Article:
A small study showed that treatment with the anti-PD-1 immunotherapy nivolumab was able to produce complete responses in patients with advanced platinum-resistant ovarian cancer.
A small study found that treatment with the anti-PD-1 immunotherapy nivolumab was able to produce complete responses in patients with advanced platinum-resistant ovarian cancer. The phase II study of 20 patients had an overall response rate of 15% (3 responders); an additional 6 patients had stable disease.
The median progression-free survival time was 3.5 months and the median overall survival time was 20 months.
Results of the clinical trial are published in the Journal of Clinical Oncology.
Patients were treated with nivolumab at either 1 mg/kg or 3 mg/kg every 2 weeks for up to 12 months. The two patients who experienced a complete response were in the 3 mg/kg cohort, including one patient with clear cell histology, which generally has a worse prognosis compared with serous adenocarcinoma.
Patients in the trial had a median age of 60 and were heavily pre-treated; 55% of patients (11 of 20) had received prior treatment with at least four regimens. Of the 20 patients, 15 had tumors with serous histology. The median duration of treatment with nivolumab was 3.5 months (range: 1–12 months).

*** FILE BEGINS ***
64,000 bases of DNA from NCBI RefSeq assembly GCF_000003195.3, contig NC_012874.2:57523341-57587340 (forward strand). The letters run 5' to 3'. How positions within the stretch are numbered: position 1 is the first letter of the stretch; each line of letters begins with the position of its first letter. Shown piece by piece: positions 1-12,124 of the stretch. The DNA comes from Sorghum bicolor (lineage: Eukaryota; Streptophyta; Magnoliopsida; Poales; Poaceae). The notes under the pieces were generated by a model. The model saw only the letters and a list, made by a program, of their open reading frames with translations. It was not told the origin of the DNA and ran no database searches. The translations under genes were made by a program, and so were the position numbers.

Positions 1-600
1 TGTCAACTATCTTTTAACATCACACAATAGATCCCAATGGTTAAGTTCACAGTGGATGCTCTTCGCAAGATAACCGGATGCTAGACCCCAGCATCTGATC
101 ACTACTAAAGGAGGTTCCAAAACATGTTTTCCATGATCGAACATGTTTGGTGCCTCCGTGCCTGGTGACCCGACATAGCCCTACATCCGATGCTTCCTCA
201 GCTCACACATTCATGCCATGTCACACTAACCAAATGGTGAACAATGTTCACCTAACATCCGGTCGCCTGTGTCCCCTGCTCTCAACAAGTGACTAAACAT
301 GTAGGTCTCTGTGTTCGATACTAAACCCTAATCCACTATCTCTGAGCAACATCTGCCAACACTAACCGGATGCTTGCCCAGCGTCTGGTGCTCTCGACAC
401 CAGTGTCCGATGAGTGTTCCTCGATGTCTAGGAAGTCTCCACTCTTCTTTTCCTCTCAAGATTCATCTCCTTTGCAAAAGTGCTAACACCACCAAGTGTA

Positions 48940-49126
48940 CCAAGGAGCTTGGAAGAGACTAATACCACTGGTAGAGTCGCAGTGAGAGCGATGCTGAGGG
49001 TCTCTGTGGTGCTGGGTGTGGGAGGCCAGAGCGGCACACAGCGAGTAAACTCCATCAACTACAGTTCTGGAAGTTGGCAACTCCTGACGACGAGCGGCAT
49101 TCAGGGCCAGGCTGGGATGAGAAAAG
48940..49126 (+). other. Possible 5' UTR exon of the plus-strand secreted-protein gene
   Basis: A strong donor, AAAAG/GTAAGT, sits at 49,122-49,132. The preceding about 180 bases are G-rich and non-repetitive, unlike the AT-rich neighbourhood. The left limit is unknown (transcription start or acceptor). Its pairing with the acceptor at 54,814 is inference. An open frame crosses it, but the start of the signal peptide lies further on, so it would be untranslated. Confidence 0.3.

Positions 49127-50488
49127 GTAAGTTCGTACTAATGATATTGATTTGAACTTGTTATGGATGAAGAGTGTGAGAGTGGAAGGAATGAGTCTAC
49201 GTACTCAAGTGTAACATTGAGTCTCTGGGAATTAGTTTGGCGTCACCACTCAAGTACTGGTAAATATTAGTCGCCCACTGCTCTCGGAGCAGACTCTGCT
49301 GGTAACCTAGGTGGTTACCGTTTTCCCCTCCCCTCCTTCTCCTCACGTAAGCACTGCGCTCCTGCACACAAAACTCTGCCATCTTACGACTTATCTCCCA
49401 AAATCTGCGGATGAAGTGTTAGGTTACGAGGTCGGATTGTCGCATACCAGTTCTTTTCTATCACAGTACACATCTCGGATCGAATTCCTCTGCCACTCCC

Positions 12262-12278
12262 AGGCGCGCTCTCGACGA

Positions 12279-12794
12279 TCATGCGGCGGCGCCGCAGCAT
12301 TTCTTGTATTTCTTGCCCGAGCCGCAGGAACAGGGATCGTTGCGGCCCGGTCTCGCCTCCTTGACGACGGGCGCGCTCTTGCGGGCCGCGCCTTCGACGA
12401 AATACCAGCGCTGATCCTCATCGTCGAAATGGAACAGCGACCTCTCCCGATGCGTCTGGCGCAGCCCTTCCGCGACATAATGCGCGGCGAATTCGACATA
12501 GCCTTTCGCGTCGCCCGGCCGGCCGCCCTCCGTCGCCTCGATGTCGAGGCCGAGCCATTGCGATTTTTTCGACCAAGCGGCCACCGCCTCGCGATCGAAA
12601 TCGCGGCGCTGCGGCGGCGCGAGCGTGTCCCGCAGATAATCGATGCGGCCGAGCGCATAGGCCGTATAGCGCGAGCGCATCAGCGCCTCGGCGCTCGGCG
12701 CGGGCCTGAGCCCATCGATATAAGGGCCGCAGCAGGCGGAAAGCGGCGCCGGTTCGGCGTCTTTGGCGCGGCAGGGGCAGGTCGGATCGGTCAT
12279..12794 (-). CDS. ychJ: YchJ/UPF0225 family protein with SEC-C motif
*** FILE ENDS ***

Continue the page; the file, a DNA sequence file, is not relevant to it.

High grade, treatment-related adverse events occurred in 40% of patients (8 of 20). The most common adverse events of any grade were increased serum AST, hypothyroidism, lymphocytopenia, decreased serum albumin, fever, increased serum ALT, maculopapular rash, arthralgia, arrhythmia, fatigue, and anemia.
Two patients had serious adverse events-disorientation and gait disorder and a 1-month long fever in one patient, and grade 3 fever and deep vein thrombosis in another patient.
Sixteen patients had high PD-L1 expression in their tumor specimens. While both patients who had a complete response had tumors with high PD-L1 expression, the correlation between expression and response was not significant. The authors noted that there may have been issues with the methods used for tumor sampling and PD-L1 expression, preventing the determination of whether PD-L1 is a potential marker of response in ovarian cancer patients.
Ovarian cancer is frequently diagnosed at a late stage and patients have few options besides surgery and platinum- and taxane-based chemotherapy. The rationale for an immunotherapy approach in this tumor type is that the cancer can elicit a spontaneous antitumor immune response and that ovarian tumors tend to express cancer-specific antigens.
The National Cancer Institute is currently conducting a phase II study of nivolumab with or without another immunotherapy-the anti–CTLA-4 antibody ipilimumab-in 96 patients with advanced ovarian cancer.
Nivolumab is currently approved for the treatment of advanced melanoma and for the treatment of squamous non–small-cell lung cancer after progression on platinum-based chemotherapy.